Sometimes, I pause in the middle of the day and check the time, only to feel like time is crawling by slowly. But if in that same day I take a look back at the years, or months, or even weeks, my thoughts are always on how time flies by on jet wings. Is it my cynic self being contradictory, or is everyone the same? Mostly, however, I think on how the past, the farther you think back, the better life was. It makes one fear what the future hides in store.
Inner philosopher aside, I realized last night that it’s been over a month since my last post. I meant to post something a while back, several somethings actually, but keep getting distracted.
For one, after I finished with the last book in the Roxanne Fosch Files trilogy in January, I began drafting a new book. In may, the manuscript was out with beta readers. The book, titled “Of Fame and Ruin” is a romantic thriller, something new to my writing, though not to my reading. This story has been percolating in my mind for years now, and I’d even gone and drafted some scenes so I wouldn’t forget. And the moment Heir of Fury, the last book in the trilogy was out the door, I began drafting, conferring now and then with that mismatched few scenes.
I wasn’t sure which excerpt to use in this post, and finally settled on one, though I’m sure when the post goes live, I’d doubt my choice 😉
So, let me paste first the blurb – which is still subject to future change. If any of you have suggestions, good or bad, let me know in the comments below.
Two opposite halves.
He’s a rock star who lives in the limelight.
She’s a multimillion dollar heiress who longs for quiet.
They were perfect for each other.
When the inevitable happens, their pieces no longer fit.
Carol’s first and last impulsive act changed her life. She’d have regretted it, had it not brought her the happiest moments too.
Chad put his singing days in the past, where he wanted them, and a certain woman to stay buried. Unfortunately, his celebrity status didn’t go away, and neither did the memories of a weekend in paradise.
Fate had a hand in throwing them together. Their past broke them apart.
When a psychopath decides it’s payback time, Carol had no choice but to turn to the only person who could help, even if doing so revealed her biggest secret. Chad wanted nothing to do with the woman who played him as a fool, but was he strong enough to walk away now that he knew the truth?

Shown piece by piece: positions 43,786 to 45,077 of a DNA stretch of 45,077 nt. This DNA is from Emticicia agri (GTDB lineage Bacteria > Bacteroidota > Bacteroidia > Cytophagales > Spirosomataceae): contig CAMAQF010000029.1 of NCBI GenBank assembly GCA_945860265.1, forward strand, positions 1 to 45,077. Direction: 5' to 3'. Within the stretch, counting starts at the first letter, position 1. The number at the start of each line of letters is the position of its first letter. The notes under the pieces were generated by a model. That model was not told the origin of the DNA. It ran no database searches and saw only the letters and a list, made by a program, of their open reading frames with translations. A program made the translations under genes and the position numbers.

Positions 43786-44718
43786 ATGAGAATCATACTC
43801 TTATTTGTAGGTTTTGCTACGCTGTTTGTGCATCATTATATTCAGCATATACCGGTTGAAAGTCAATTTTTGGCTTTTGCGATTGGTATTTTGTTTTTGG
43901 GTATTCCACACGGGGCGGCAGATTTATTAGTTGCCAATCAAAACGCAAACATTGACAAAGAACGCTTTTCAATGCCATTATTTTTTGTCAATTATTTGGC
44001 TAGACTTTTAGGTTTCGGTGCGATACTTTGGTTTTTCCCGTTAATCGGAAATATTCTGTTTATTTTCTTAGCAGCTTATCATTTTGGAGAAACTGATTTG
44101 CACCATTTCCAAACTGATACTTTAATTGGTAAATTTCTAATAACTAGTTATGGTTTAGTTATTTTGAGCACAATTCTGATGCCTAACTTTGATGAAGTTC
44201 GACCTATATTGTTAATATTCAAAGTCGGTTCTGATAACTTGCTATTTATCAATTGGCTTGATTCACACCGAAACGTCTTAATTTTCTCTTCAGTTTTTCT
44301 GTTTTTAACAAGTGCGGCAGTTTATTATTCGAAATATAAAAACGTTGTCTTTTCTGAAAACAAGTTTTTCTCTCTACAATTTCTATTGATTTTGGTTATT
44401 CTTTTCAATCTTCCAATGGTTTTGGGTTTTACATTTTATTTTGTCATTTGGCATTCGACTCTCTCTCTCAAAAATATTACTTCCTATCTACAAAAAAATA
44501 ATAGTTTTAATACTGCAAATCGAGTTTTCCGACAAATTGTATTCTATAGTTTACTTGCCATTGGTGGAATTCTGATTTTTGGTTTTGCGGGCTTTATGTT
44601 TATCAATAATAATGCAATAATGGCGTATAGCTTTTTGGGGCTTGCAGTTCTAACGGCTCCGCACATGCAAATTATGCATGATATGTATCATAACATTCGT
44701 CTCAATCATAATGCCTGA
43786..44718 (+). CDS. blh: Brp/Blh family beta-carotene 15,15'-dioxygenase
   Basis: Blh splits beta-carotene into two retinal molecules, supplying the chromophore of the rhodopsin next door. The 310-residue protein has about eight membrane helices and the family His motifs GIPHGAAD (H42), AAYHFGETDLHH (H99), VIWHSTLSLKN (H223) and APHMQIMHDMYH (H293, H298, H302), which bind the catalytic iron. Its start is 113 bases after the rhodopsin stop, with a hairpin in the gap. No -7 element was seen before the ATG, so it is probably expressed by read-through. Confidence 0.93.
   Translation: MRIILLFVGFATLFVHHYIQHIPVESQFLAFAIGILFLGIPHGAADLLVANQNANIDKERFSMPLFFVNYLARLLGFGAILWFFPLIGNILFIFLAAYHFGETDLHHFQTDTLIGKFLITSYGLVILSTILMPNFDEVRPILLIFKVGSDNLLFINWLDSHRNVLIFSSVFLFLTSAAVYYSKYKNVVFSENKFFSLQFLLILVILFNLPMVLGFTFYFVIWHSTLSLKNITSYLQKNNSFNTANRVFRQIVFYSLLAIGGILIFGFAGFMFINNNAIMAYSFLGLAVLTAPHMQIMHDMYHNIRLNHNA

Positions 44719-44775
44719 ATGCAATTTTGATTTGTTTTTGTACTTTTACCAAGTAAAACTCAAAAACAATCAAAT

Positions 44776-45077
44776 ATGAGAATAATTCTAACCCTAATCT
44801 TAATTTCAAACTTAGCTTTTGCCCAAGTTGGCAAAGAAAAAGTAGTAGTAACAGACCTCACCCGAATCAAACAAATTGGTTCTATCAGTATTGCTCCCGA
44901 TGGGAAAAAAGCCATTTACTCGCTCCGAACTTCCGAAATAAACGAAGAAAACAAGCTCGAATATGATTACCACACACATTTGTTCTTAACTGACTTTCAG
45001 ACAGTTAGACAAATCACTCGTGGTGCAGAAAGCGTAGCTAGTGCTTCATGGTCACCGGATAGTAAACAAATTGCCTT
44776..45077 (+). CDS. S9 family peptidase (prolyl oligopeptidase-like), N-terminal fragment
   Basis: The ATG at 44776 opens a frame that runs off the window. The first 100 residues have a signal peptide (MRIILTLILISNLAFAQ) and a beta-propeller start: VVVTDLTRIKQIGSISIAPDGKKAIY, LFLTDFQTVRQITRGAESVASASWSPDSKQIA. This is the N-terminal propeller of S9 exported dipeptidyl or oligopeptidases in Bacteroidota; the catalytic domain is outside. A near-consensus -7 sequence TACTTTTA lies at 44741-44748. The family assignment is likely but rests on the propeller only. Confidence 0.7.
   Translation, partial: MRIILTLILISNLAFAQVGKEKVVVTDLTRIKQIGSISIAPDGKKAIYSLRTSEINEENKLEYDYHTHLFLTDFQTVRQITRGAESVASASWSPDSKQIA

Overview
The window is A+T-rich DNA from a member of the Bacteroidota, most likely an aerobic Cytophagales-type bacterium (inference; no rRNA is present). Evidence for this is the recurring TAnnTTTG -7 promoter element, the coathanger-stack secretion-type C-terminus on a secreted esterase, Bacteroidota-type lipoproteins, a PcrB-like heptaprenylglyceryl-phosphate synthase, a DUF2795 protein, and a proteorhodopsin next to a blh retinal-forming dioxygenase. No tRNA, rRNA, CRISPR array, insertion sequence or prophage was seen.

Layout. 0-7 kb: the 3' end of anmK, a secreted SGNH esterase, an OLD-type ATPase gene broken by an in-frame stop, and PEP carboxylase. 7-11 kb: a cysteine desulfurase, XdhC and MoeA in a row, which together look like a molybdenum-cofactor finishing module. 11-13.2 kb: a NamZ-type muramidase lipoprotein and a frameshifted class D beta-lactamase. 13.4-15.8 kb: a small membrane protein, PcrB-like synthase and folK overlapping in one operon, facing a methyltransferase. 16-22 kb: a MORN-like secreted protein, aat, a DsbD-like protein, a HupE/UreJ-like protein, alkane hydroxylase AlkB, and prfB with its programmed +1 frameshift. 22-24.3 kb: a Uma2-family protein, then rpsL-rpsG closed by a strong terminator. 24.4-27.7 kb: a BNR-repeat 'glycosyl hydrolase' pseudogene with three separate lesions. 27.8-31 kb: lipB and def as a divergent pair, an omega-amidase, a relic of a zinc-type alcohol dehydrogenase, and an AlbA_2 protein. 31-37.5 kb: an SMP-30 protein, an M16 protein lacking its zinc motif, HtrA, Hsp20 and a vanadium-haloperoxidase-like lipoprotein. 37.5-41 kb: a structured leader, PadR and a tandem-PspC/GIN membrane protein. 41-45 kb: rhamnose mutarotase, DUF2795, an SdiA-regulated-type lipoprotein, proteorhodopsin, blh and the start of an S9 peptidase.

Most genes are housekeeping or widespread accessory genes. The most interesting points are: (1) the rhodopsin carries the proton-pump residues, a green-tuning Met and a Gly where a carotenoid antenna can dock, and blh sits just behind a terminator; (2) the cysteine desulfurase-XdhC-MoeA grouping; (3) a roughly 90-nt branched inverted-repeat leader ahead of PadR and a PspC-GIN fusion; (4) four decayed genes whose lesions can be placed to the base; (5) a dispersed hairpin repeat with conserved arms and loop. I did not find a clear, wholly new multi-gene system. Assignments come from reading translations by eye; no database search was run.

Josh walked into his father’s hardware store, his eyes finding Chad at once, behind the cash register–standing for Ralph again. He sighed deeply, no longer surprised. Such a waste of talent, his brother. A bachelor’s degree and a JD, a voice that could win awards, and there he was, putting in regular hours as if he couldn’t find anything better.
He moved around to the employee’s side and came to stand beside him. A gangly teenage boy with wire-rimmed glasses shifted from foot to foot while Chad rang his purchase.
“Thanks, Mr. Parker.”
“Any time, David.”
“Mmm,” the boy fidgeted, “can I have another autograph, Mr. Parker? I forgot the last one in my pocket and my mom washed my pants, and, you know?” He pushed his glasses up with his index, and Josh smirked.
“Sure, it happens all the time,” his brother obliged, pulling out a notepad Josh suspected was there for autographs alone.
The boy took his prize with a broad smile, waved at Chad, and hurried out the door. Both Josh and Chad watched as he showed the piece of paper to a group of boys standing by the sidewalk, high fiving each other before skidding out of sight.
“You know he’s selling that on e-bay, right?”
Chad grinned. “Yeah, made more than a grand by now too.”
Josh studied his brother’s profile. He’d grown to wear some stubble after he broke his engagement with Debbie, taking to shaving only once a week. And though he’d gained some weight, most of it was muscle around his shoulders and torso, the result of the weight lifting he and Neil had started a few months back.